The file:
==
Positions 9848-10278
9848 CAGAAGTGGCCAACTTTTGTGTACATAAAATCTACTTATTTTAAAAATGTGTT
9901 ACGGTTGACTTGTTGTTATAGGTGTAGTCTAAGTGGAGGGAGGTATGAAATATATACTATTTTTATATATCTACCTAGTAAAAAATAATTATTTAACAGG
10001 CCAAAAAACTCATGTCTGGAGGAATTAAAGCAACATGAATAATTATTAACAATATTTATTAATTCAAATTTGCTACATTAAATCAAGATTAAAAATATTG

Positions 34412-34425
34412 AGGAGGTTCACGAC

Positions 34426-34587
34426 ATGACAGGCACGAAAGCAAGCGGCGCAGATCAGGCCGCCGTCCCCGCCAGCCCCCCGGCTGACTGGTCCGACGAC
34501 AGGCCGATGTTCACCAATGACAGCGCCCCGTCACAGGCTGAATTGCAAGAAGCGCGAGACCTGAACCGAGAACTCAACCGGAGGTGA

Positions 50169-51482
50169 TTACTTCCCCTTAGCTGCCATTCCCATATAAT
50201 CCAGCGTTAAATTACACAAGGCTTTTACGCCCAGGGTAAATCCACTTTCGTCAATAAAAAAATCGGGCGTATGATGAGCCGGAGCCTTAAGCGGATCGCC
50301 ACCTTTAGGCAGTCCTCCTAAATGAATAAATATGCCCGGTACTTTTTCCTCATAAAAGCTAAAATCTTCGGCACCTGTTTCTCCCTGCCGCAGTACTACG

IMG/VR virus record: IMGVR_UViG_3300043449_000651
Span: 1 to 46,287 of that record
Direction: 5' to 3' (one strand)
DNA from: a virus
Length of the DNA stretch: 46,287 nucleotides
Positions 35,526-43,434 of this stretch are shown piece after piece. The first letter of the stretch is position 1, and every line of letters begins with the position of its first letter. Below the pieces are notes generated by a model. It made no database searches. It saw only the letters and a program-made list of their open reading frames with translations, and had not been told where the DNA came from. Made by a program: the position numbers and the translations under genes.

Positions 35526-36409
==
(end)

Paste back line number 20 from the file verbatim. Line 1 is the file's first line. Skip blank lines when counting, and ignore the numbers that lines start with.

Positions 35526-36409